A collage of dragonflies during recovery flight. Yellow arrows indicate the body orientation, and the circles on the wings are tracked points, overlaid on top of the image.

 

 

 

 

Newswise — WASHINGTON, D.C., November 23, 2014 — Dragonflies can easily right themselves and maneuver tight turns while flying. Each of their four wings is controlled by separate muscles, giving them exquisite control over their flight.
Researchers from Cornell University are investigating the physics behind this ability by recording high-speed video footage of dragonflies in flight and integrating the data into computer models, and they will present their findings at the 67th annual meeting of the American Physical Society (APS) Division of Fluid Dynamics, held Nov. 23-25 in San Francisco.
“Dragonflies tend to have unpredictable flight — that’s what makes them fascinating. They hover for a bit, and every so often they’ll make a quick, sharp turn. They rarely stay right in front of your camera for us to contemplate on,” explained lead researcher Jane Wang.
In collaboration with Anthony Leonardo at Janelia Farm, the research campus of the Howard Hughes Medical Institute, Wang devised a unique experimental method to make dragonflies perform repeatable aerial maneuvers: to attach a tiny magnet to the underside of each insect that allowed them to hang upside down from a metal rod. When the magnet is released, said Wang, “Dragonflies somehow understand the orientation and they do a stereotypical maneuver: they roll their body to make a 180-degree turn.”
By tracking the body and wing orientations using high-speed video recording of this rapid roll in high resolutions, the team uncovered how dragonflies were altering the aerodynamics on their wings to execute the turn.
“The wings on an airplane are oriented at some fixed angle. But insects have freedom to rotate their wings,” explained Wang. By adjusting the wing orientation, dragonflies can change the aerodynamic forces acting on each of their four wings.
The iridescent insects can also change the direction in which they flap their wings — known technically as their “stroke plane.” The new data showed that dragonflies can adjust the stroke plane orientation of each wing independently.
With so many different variables, understanding how dragonflies control their flight is a complicated task. “Our job is to try to find out the key strategies that dragonflies use to turn,” explained Wang. She and her graduate student James Melfi Jr. are incorporating their data into a computer simulation of insects in free flight, which allows them to examine the separate effect of each kinematic change.
Wang described her group’s work as “using physical principles to explain animal behavior.”
“Even though biological organisms are complex, they still obey some basic laws — in this case, fluid dynamics. … I’m hoping to understand how these basic laws influence evolution of insects and the wiring of their neural circuitry.”
The presentation, “Roll Dynamics in a Free Flying Dragonfly,” was presented at 6:15 p.m. PT on Sunday, Nov. 23, 2014 in the Moscone West Convention Center, 2nd Floor Lobby. ABSTRACT: http://meetings.aps.org/Mehttp://meetings.aps.org/Meeting/DFD14/Session/F1.16eting/DFD14/Session/F1.16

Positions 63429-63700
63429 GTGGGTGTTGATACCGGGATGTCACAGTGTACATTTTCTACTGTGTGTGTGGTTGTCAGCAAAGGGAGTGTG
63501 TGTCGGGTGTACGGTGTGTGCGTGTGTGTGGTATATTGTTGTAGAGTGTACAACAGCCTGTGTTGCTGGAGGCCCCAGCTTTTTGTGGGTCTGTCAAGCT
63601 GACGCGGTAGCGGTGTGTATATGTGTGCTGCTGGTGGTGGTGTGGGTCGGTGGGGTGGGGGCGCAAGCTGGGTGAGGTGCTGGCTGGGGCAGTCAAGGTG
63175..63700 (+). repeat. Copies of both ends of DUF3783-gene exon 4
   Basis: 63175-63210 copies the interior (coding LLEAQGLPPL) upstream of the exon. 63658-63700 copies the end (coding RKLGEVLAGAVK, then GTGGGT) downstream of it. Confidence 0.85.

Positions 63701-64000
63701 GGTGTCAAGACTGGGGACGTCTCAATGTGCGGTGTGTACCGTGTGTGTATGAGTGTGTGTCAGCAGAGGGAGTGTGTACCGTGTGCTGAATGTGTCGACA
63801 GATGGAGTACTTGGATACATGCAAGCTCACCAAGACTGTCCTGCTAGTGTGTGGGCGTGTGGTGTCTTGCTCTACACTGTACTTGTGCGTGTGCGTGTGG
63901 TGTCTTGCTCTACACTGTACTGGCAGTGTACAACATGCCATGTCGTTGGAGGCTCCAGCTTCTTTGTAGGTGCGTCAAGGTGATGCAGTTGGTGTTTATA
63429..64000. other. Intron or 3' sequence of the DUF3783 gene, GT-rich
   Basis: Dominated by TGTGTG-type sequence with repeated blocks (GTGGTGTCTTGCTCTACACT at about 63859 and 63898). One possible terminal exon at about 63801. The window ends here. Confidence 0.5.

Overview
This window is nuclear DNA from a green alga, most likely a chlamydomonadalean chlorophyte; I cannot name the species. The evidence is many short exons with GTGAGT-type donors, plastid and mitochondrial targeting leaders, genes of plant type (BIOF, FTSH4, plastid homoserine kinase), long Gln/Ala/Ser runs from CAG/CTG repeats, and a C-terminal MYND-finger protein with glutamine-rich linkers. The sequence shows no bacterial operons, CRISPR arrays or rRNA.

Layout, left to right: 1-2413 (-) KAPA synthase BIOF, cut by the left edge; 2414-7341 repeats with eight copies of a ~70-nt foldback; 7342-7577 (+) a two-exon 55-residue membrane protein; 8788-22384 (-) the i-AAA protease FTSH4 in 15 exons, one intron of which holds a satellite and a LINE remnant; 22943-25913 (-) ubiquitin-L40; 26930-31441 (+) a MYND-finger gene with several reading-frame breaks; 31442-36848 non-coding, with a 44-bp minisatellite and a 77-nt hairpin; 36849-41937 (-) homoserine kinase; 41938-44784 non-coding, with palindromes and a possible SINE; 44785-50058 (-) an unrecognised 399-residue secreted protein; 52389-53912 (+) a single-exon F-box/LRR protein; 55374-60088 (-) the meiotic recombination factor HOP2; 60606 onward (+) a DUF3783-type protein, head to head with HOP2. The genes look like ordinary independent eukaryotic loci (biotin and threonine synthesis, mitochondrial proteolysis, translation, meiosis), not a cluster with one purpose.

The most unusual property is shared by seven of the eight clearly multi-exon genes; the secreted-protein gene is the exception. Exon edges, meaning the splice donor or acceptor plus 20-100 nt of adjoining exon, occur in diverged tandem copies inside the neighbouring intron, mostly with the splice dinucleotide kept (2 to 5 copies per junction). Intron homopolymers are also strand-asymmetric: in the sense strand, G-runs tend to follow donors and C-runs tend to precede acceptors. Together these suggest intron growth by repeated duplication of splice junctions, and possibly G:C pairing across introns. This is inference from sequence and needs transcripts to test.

###

 

 

 

 

 

Read Full Post »

Wheat streak mosaic KSU(1)

Wheat streak mosaic virus is one of the most damaging and costly diseases wheat producers encounter, but plant pathologists have recently uncovered a way for the wheat plant to defend itself against this particular virus and others.

 

Helping Wheat Defend Itself Against Damaging Viruses

Patent-pending technology has shown success in disease resistance to wheat streak mosaic virus and triticum mosaic virus, among others.

Released: 18-Nov-2014 10:30 AM EST
Source Newsroom: Kansas State University Research and Extension

Newswise — MANHATTAN, Kan. – Wheat diseases caused by a host of viruses that might include wheat streak mosaic, triticum mosaic, soil-borne mosaic and barley yellow dwarf could cost producers 5 to 10 percent or more in yield reductions per crop, but a major advance in developing broad disease-resistant wheat is on the horizon.
John Fellers, molecular biologist for the U.S. Department of Agriculture’s Agricultural Research Service, and Harold Trick, plant geneticist for Kansas State University, have led an effort to develop a patent-pending genetic engineering technology that builds resistance to certain viruses in the wheat plant itself. And although genetically engineered wheat is not an option in the market today, their research is building this resistance in non-genetically engineered wheat lines as well.
“(Wheat viruses) are a serious problem,” Trick said. “Wheat streak mosaic virus is one of the most devastating viruses we have. It’s prevalent this year. In addition to that, we have several other diseases, triticum mosaic virus and soil-borne mosaic virus, that are serious diseases.”
Knowing how costly these diseases can be for producers, Fellers has worked on finding solutions for resistance throughout his career. As a doctoral student at the University of Kentucky, he used a technology in his research called pathogen-derived resistance, or RNA-mediated resistance—a process that requires putting a piece of a virus into a plant to make it resistant to that particular virus. Most of the viruses that infect wheat are RNA viruses, he said.
“The plant has its own biological defense system,” Fellers said. “We were just triggering that with this technology.”
Now Fellers, with the help of Trick, his wheat transformation facility and K-State graduate students, have developed transgenic wheat lines that contain small pieces of wheat streak mosaic virus and triticum mosaic virus RNA.